Farm tenants: Build relationships in business and life


LONDON, Ohio – Ohio farmers keep several traditions alive each time they plant crops or feed livestock.
Perhaps one of the most long-standing traditions – one that allows them to raise crops or cattle – is that of land rents and leasing.
After all, you can’t plant a crop or graze a herd if you don’t have the land to do it. And if you don’t have the land, you rent it from someone who does.
But it’s not as easy as telling your neighbor you’ll farm her ground, planting the crop, and going to town with the profits.
Whopping percentage. Land leases aren’t small potatoes in the Buckeye State.
Don Breece, an Ohio State farm management specialist, said around 60 percent of the farmland in Ohio is owned by someone other than the person who farms it.
That makes a huge impact on every agricultural community, he said.
Managers. The farm bust of the 1980s led to today’s trend of nonfarmers owning the state’s farmland.
For the farmer, that means more landlords to deal with, and more competition for land with other tenants.
“Piecing together farms gets to be a bit of a trick,” when you’re dealing with parcels owned by several landlords, said Bernie Erven, a retired Ohio State ag economist, during a discussion at Farm Science Review.
Adding to the mix are landlords who may not live in the community, may not understand farming, and family members – such as widows – who are suddenly a part of farming decisions.
“To be successful isn’t just what happens, it’s what’s managed. Both [landlord and tenant] have to recognize and work at it,” Erven said.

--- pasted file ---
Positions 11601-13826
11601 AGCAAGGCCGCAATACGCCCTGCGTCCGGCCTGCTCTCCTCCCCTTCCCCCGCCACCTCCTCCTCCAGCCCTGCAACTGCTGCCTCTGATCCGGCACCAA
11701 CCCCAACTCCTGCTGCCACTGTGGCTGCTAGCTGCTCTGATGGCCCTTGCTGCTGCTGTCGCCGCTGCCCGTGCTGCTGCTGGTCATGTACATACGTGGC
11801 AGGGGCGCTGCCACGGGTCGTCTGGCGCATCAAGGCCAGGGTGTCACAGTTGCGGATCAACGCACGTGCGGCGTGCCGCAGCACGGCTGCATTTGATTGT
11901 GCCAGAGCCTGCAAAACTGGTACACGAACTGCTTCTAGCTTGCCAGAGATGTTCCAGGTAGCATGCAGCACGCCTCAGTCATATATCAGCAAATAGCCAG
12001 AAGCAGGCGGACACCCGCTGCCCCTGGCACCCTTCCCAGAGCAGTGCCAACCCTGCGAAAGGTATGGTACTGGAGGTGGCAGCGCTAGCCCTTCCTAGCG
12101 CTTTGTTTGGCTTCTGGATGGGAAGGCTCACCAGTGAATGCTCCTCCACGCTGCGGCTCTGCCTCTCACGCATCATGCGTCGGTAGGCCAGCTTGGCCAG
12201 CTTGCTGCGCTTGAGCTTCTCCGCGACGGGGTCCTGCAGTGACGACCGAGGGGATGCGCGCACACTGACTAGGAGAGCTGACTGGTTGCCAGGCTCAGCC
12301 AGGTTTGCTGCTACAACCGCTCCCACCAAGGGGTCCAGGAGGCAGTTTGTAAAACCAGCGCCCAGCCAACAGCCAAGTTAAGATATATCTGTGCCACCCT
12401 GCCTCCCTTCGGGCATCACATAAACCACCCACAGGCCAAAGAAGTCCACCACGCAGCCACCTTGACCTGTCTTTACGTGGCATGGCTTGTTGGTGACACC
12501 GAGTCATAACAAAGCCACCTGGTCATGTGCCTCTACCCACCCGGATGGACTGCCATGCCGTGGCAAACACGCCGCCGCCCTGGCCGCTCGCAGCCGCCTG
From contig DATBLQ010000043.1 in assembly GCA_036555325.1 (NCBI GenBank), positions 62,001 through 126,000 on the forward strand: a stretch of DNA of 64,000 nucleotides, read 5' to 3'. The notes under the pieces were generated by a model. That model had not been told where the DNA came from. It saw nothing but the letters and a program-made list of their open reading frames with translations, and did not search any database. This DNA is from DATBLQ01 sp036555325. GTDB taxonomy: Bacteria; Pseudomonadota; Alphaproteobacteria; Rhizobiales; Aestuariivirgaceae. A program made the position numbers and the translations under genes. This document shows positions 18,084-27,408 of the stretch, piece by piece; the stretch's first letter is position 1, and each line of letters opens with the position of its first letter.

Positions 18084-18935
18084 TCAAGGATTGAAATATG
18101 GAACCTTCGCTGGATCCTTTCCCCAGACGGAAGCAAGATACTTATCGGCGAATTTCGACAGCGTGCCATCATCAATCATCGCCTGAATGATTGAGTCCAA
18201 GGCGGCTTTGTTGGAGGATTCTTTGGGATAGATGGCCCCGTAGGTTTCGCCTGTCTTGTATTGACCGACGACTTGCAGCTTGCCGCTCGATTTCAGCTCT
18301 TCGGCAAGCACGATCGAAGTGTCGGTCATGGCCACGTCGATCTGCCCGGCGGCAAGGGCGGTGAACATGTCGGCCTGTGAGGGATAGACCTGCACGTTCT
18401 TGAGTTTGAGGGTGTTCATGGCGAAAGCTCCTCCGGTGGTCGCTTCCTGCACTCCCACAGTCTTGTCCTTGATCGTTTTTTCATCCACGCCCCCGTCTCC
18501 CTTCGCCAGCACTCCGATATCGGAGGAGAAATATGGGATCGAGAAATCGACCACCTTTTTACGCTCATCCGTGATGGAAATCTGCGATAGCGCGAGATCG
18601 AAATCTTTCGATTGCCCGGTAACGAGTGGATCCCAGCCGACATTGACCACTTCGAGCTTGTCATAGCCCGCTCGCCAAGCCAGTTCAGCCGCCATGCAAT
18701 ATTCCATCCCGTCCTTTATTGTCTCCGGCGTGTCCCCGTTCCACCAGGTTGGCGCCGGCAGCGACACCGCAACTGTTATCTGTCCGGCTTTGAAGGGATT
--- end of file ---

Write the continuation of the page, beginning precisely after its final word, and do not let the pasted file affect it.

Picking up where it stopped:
Tips and tricks. Erven said to forget tradition and get any agreements in writing.
“I remember as a boy in northwestern Ohio, everything depended almost entirely on tradition in my community,” Erven said.
“It was rare if anything was in writing,” he said, noting oral landlord-tenant agreements are still out there, but present special management considerations.
When you’re dealing with so many landlords, it’s easy to forget what you agreed on, Erven said.
Getting all management options – why pays for lime, fencing, drain tile – in writing also lets landlords who may not be familiar with those things learn about them firsthand.
Written agreements also let landlords stay informed about what’s going on with their property, and helps communicate an owner’s values to the tenant.
“If you still want the farm to look beautiful, let it be known. Tell them they have to mow the roadsides,” Erven said.
Tenants. Tenants have the challenge of understanding their landlords, and that means working the land and communicating with its owner.
“If you have 20 landlords, don’t pretend it’s two,” Erven said, noting it’s essential for tenants and landlords to communicate regularly and keep the lines open.
He suggests sharing harvest schedules, showing nonfarm landlords how you weigh grain, and other things farm folks often take for granted.
Keep landowners updated on your farm operation, too.
“Let them know you’re buying a new combine. Tell them what it costs for you to produce a crop,” if you think they’ll wonder if your rent is too cheap, he said.
Erven also said it’s the tenant’s responsibility to meet with each landlord annually.
“If a landlord isn’t important enough to you to sit down with once a year, how do you expect to build a good reputation in the community?” Erven said.
Breece adds that verbal rental agreements are valid up to one year. Any agreement that will last more than two years should be written, and leases for three years or more should be recorded in the county courthouse.
Most Ohio cropland rental agreements are annual in nature but have a rollover clause for the next year, Breece said. It’s doubly important to keep a good relationship with the landowner to have a better chance of getting to farm there the next year, Breece said.
More than farming. Erven also said it’s a good idea for tenants to recognize their landlords have other things going on in their lives than leasing crop ground.
Recognize major life events, Erven said, like anniversaries, deaths and sicknesses.
“Let the landlord know this is more than cash rent, more than corn and soybeans. It’s about people.
“People remember these kinds of things years after they happen,” he said.
(Reporter Andrea Myers welcomes reader feedback by phone at 1-800-837-3419, ext. 22, or by e-mail at


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